Hydroxyl Radical Labeling Procedure
Samples were subjected to labeling as previously described (14). Briefly, a high power laser was focused on a glass capillary used to irradiate the sample. Two syringes, one containing the protein samples (Fab or antigen–Fab complex) combined with arginine (used to help control the amount of hydroxyl labeling), and the other syringe (containing hydrogen peroxide), converged on a T-mixer just before the point of laser irradiation. This T-mixer allowed the solution to mix at a 2:1 (protein:hydrogen peroxide) volume ratio. After irradiation, the samples are delivered in-line to a sample tube containing methionine and catalase to quench the labeling reaction.
Standard Off-line Peptide Mapping Approach
Hydroxyl radical labeled protein samples were digested as previously described (14). Briefly, the proteins were reduced with guanidine HCl (6 M) and DTT (10 mM, 45 °C for 10 min), and alkylated with IAA (25 mM, at room temperature for 5 min), and quenched with DTT (50 mM, room temperature). The resulting samples were then desalted using NAP-5 columns (GE Healthcare), digested with trypsin (5 μg, 37 °C, overnight), and quenched with 100% of FA.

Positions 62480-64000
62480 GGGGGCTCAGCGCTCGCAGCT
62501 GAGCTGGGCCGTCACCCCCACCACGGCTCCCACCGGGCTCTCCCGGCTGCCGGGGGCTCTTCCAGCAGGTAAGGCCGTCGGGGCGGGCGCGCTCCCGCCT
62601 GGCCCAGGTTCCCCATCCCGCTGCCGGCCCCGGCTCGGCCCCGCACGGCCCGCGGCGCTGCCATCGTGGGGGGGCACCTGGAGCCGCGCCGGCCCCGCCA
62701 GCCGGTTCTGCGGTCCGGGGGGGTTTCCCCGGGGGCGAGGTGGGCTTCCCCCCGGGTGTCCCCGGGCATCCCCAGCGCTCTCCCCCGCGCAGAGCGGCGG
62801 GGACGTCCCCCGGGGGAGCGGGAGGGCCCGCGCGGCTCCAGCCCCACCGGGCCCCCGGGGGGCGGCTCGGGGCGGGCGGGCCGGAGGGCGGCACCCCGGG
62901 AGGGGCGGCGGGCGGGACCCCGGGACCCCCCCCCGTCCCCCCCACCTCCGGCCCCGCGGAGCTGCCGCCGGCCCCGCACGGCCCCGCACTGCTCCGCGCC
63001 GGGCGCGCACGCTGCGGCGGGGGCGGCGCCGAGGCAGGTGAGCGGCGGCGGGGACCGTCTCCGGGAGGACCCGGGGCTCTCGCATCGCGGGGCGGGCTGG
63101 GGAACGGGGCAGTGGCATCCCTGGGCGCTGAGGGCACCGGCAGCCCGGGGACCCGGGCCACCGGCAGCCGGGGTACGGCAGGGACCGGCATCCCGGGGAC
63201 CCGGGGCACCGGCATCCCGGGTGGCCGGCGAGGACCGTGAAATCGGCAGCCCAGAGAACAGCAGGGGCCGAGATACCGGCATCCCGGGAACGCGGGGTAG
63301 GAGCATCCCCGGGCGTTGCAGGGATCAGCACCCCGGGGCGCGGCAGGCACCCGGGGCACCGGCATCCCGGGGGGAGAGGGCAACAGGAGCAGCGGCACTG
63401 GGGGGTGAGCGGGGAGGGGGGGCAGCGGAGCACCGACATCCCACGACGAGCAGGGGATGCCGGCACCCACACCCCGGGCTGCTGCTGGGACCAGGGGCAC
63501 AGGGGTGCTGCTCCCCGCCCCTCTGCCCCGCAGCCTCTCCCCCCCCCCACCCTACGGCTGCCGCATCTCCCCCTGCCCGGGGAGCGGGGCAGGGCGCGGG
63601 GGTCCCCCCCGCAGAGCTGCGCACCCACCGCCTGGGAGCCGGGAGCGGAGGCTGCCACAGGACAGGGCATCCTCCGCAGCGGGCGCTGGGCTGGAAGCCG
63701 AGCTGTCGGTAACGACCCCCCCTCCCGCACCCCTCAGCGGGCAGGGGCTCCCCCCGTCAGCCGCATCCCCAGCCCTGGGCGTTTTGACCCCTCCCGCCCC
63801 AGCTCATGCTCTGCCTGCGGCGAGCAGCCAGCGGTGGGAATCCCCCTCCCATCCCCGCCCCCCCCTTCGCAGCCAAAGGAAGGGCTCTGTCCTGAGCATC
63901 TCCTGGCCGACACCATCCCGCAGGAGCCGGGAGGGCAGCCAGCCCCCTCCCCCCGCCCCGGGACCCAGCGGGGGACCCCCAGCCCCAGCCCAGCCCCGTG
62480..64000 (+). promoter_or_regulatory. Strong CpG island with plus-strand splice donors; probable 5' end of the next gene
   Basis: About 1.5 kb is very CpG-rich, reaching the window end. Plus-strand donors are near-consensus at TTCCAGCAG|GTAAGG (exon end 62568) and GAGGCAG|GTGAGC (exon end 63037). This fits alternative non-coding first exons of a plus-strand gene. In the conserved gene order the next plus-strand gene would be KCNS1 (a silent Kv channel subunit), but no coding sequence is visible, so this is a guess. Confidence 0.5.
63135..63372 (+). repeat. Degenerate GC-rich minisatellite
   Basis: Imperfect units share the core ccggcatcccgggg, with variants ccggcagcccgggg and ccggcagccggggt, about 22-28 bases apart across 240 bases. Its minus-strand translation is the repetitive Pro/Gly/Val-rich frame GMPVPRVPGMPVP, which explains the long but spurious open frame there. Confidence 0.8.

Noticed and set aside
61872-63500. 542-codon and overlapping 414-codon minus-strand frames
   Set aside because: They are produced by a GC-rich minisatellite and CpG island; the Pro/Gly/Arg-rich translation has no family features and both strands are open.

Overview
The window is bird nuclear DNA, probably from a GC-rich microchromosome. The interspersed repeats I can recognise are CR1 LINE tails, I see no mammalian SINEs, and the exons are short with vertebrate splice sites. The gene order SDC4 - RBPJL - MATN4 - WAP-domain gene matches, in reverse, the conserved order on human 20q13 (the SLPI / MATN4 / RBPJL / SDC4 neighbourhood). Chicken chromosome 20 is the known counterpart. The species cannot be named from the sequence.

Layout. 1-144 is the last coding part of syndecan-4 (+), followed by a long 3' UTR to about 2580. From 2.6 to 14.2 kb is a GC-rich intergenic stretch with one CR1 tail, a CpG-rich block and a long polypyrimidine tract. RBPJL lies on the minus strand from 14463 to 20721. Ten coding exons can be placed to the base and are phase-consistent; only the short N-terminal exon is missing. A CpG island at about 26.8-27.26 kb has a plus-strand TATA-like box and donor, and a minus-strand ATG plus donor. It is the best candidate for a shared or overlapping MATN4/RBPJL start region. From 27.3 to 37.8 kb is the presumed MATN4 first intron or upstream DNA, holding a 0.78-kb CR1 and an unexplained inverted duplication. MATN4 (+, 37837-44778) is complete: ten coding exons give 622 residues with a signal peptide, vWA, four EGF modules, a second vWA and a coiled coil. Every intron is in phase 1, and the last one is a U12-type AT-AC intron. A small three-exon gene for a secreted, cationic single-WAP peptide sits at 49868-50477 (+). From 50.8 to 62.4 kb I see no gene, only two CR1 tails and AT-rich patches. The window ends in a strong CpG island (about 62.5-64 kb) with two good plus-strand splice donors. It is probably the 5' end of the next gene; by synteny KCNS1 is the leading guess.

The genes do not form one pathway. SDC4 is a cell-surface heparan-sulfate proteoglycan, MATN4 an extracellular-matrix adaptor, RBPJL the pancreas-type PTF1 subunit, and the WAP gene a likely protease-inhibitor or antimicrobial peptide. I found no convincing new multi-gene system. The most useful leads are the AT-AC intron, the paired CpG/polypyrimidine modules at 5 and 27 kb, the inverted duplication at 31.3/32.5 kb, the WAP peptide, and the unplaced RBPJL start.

Tryptic peptides (10 μg) separation was performed using a Waters H-Class UPLC system with a Waters Acquity UPLC CSH130 C-18 column (1.7-μm, 2.1 mm × 150 mm). The flow rate was fixed at 0.3 mL/min and the column temperature at 77 °C. Mobile phases consisted of 0.1% FA in water (A) and acetonitrile (B). The gradient conditions consisted of 0 to 35% B in 42 min. The MS analysis was carried out with a ThermoFisher QExactive Orbitrap MS operating in positive mode, performing MS2 scans on the top-10 most abundant peaks in data-dependent acquisition mode in the m/z range 350–2000 at a resolving power of 35,000. MS data treatment was performed using Byonic and Byologic Footprint Software Suites (Protein Metrics, Inc.) for peak identification and quantitation of percent modification for each peptide, respectively. All samples were analyzed in triplicate.
On-line Peptide Mapping Analysis